The death of Moore’s Law has been predicted many times, and the slowing of process technology at the 3nm, 2nm and 1nm nodes is a challenge for the industry.
Biostatistician David Burg and environmental researcher Jesse Ausubel have looked at the evolution of the semiconductor industry since the first transistor using biological analysis. They see ten year cycles, with six so far, and at least two more.
Gordon Moore famously observed that the number of transistors in integrated circuits increases exponentially, doubling every 12–24 months. The increase covers two related factors, the integration of larger numbers of transistors and transistor miniaturization. Growth in the number of transistors per unit area, or chip density, allows examination of the evolution with a single measure.
The academics took the sigmoidal S-curves used for population nalaysis and applied this to Intel’s semiconductor roadmap since the days of Fairchild. They found that the density of Intel processors between 1959 and 2013 are consistent with a biphasic sigmoidal curve with characteristic times of 9.5 years. During each stage, transistor density increased at least tenfold within approximately six years, followed by at least three years with negligible growth rates.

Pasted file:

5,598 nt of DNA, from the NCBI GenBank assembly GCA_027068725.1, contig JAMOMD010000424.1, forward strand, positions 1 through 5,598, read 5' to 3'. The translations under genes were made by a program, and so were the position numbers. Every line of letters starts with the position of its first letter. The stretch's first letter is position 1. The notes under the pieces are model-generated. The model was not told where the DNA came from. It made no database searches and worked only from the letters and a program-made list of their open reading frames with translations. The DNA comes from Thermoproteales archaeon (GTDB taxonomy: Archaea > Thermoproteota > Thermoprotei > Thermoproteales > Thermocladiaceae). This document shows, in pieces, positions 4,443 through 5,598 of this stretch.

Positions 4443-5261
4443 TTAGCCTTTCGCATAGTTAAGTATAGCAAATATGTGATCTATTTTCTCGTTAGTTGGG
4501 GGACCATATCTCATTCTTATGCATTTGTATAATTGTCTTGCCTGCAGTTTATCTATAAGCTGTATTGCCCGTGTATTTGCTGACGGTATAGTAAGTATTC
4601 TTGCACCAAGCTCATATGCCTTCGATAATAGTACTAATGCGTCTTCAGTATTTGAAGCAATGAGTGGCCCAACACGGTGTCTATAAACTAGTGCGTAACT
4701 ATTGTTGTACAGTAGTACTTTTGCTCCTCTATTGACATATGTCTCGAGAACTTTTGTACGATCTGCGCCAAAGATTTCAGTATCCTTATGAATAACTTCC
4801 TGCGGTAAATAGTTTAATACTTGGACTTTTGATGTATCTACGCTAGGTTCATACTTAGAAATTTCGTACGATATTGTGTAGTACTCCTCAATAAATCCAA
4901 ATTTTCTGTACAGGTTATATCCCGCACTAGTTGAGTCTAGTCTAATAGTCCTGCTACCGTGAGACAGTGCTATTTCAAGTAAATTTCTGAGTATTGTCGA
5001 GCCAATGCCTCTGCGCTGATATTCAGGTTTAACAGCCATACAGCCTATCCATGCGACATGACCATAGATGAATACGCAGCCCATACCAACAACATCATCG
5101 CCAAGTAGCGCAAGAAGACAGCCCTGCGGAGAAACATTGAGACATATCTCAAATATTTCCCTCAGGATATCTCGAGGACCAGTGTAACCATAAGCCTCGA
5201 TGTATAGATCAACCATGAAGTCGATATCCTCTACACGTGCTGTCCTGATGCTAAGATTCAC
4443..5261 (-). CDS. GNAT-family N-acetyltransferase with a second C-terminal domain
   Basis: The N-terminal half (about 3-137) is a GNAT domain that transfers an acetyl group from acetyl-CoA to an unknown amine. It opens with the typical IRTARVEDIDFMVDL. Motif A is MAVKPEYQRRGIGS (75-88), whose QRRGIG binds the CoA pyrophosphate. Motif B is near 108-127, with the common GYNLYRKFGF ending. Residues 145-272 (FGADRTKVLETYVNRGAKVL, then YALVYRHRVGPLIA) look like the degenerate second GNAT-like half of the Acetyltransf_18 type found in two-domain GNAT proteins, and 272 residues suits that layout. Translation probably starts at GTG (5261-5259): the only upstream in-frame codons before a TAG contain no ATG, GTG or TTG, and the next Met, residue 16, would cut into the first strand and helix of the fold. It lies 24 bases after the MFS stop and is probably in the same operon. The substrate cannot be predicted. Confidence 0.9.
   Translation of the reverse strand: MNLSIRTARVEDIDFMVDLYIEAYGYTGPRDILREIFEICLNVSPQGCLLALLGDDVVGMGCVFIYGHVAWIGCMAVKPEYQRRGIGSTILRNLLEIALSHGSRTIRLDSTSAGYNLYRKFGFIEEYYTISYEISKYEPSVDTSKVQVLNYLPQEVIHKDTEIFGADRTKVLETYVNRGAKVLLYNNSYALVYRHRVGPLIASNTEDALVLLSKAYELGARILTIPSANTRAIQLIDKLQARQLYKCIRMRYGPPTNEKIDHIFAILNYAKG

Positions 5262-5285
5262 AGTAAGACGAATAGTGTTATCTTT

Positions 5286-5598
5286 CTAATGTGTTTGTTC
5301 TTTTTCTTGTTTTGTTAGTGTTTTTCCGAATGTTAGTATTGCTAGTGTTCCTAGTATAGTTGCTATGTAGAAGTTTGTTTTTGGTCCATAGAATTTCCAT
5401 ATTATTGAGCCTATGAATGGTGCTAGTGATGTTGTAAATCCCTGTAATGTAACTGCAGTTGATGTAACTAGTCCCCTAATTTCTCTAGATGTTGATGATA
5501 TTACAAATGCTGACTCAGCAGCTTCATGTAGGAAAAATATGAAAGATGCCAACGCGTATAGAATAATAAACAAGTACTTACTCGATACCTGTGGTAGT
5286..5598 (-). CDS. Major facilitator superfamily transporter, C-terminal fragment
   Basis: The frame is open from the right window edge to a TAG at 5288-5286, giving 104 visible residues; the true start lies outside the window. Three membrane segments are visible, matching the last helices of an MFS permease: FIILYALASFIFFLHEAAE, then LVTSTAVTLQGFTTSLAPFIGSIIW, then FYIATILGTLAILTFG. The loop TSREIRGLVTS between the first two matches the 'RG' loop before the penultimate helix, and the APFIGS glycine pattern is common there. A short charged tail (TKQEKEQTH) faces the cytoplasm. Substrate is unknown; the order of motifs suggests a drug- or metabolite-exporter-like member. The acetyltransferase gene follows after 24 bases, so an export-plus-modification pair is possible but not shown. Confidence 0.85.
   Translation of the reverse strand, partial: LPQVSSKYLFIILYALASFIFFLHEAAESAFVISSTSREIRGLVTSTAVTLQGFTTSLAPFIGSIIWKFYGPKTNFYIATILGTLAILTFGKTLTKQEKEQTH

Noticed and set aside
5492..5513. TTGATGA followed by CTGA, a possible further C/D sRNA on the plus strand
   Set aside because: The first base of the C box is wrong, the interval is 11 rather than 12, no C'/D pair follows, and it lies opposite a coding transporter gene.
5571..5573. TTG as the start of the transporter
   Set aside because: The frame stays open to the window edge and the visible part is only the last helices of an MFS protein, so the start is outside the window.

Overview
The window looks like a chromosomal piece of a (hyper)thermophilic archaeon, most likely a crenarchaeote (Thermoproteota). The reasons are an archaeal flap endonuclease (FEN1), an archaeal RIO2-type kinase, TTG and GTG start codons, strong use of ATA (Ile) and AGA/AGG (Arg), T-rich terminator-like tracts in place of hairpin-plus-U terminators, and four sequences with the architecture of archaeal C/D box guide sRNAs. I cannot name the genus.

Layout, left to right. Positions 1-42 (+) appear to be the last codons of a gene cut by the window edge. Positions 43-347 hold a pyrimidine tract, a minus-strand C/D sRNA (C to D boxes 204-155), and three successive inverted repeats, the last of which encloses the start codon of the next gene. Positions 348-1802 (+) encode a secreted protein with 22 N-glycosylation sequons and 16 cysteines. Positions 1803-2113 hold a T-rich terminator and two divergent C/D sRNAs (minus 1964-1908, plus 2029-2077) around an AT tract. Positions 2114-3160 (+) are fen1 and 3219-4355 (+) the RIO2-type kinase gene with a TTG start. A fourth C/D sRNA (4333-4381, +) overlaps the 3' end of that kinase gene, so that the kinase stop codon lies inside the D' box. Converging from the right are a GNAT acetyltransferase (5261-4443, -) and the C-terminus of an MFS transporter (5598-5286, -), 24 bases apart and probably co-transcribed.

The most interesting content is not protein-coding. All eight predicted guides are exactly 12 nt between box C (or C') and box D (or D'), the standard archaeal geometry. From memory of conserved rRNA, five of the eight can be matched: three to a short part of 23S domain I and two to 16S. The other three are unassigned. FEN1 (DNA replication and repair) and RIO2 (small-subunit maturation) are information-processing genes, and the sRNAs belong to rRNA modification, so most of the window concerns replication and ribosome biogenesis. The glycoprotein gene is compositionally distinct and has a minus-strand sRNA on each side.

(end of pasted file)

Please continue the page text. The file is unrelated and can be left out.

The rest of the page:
“It is clear that technological evolution, hypothesized here to include transistor miniaturization, is discontinuous and that new designs and processes are distributed unevenly through time in 'innovation waves'. Technological evolution frequently displays these more complex kinetics with a tendency to saturate because of constraining factors, and this pattern is also reported for semiconductor performance,” they said.
“Recently, a new definition of transistor density has been suggested, and we propose to reexamine processor evolution by examining growth in the number of transistors per unit area, accounting for changes in chip size.”
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